Came down ‘ere about a fortnight ago, following the line of the river through town. Wasn’t having much luck until then, it was all shopping malls and traffic wardens. None of them wants you around, see. There was the occasional park and that, but they gets trouble up there in the night, so it wasn’t much use. Anyways, I ‘eard about the dockyard from some swanky magazine, believe it or not. Found a copy lying on the street someplace and had a read of it in a quiet doorway. Said the place had managed to ‘retain its historic character’, which I took to mean, it hadn’t all been turned into flats and restaurants like every other blinkin’ place I’s come across. So I followed the course of the water as best I could, and I see’s its already started; people spillin’ out to the water’s edge with cappuccinos and what ‘ave you. But there’s an old train line running through, with moss and spring flowers all mixing in. So, I started following the tracks as they curved downriver; like a highway of old it was, all crusty sleepers and rusted iron. Eventually led me ‘ere. There’s not a lot around, but that’s what I like about it. You can always find yourself a proper little nook where no one’ll bother you. Feel like I got friends in the cracks, y’know, and the peeling paint. And that water’s always running, churning through them old gates as sure as times passin’. Makes me think, if it all goes to pot, I’ll just find myself a nice bit of driftwood and float on out of ‘ere.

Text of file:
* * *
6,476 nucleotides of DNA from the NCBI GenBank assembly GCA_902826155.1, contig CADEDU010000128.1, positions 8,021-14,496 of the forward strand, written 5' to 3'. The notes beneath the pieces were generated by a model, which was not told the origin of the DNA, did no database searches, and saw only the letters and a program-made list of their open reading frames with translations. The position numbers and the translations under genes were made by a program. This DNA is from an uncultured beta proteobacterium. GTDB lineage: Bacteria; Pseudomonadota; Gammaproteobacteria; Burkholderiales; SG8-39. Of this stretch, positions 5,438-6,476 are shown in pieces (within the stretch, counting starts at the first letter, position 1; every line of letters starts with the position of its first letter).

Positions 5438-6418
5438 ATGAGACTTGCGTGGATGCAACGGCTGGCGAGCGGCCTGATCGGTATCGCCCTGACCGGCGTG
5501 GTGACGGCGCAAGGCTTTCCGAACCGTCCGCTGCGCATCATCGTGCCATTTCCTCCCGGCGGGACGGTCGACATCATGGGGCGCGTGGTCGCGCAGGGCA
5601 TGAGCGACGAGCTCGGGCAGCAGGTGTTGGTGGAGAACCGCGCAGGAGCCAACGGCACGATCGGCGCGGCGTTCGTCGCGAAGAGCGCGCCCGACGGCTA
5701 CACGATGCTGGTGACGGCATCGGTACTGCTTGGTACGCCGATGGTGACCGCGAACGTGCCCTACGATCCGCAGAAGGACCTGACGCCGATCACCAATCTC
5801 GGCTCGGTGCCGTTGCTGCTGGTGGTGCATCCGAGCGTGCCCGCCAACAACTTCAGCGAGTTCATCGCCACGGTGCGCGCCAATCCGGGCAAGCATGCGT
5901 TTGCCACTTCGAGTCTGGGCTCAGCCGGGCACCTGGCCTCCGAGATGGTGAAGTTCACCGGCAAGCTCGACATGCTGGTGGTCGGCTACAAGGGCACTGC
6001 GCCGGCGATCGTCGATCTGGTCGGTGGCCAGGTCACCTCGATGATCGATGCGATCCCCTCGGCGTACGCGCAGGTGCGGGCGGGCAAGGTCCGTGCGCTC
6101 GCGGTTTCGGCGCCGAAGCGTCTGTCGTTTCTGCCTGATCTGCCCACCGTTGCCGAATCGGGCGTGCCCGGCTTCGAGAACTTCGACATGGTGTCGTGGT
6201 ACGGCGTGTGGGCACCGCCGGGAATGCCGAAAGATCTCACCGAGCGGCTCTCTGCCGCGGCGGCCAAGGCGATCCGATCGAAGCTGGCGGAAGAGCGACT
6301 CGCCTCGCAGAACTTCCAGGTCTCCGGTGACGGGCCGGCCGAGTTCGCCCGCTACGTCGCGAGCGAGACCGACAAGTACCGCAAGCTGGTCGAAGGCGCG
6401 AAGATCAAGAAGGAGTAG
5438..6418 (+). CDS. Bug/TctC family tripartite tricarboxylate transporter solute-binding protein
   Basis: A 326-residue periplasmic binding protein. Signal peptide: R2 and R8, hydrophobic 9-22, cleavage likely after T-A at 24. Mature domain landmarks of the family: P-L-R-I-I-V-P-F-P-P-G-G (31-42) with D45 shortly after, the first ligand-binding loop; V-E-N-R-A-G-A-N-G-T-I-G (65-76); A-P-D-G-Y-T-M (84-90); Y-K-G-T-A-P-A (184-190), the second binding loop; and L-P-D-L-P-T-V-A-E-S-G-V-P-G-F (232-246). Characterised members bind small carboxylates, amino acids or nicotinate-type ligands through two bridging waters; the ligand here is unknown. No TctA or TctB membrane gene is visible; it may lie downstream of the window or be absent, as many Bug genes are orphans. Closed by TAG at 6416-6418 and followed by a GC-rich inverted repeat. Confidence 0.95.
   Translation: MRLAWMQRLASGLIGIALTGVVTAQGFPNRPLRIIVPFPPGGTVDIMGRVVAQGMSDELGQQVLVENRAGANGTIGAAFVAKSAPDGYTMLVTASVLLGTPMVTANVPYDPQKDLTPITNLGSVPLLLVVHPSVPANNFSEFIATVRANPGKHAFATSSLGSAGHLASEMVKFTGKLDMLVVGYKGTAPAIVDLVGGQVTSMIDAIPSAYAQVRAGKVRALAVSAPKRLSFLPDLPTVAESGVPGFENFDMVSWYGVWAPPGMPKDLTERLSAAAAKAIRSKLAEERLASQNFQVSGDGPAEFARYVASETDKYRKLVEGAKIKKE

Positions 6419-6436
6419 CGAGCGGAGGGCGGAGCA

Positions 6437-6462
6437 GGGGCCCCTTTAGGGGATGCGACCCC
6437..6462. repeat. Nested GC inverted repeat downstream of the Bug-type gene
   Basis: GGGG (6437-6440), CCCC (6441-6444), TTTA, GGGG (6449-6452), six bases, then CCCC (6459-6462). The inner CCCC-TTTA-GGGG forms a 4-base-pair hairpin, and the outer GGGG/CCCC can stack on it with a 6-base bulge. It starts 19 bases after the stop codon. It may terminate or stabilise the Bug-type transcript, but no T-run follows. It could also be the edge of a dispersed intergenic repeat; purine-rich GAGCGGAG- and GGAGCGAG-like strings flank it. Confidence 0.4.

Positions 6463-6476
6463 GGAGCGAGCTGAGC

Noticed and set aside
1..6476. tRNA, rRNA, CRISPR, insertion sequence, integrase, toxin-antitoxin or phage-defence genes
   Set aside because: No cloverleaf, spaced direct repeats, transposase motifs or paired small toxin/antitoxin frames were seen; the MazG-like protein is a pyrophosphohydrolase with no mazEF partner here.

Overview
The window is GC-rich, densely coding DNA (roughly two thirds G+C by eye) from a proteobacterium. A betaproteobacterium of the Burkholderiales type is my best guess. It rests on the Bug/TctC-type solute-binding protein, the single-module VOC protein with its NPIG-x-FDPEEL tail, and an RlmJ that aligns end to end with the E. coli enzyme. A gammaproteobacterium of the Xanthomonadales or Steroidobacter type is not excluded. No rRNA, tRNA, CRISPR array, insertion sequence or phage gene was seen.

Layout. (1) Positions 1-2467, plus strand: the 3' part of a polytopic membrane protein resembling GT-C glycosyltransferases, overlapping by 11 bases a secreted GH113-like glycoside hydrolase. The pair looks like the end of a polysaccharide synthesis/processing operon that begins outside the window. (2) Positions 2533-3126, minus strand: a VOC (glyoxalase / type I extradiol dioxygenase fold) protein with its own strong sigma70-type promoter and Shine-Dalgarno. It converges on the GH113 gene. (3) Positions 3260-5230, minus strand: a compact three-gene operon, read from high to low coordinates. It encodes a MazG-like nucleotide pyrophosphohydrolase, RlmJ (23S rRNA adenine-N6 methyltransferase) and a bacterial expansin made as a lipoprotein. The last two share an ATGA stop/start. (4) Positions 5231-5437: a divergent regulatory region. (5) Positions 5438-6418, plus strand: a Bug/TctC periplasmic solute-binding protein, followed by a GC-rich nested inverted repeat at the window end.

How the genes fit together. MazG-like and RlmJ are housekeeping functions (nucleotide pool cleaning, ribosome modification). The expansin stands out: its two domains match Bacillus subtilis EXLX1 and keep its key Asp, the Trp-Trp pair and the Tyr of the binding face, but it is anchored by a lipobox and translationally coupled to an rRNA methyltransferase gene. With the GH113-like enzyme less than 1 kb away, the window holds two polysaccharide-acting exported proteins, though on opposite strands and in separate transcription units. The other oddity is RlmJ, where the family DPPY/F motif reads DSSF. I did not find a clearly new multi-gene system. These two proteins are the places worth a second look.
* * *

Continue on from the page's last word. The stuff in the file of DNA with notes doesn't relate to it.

I recently came across an interviewwithKen Schlesabout his photographic projects, Invisible Cities and Night Walk, in which he gives a visceral and eye-opening account of reality in downtown New York in the late 70’s and 80’s.
Well worth a read for photographers, urbanists and city-inspired artists.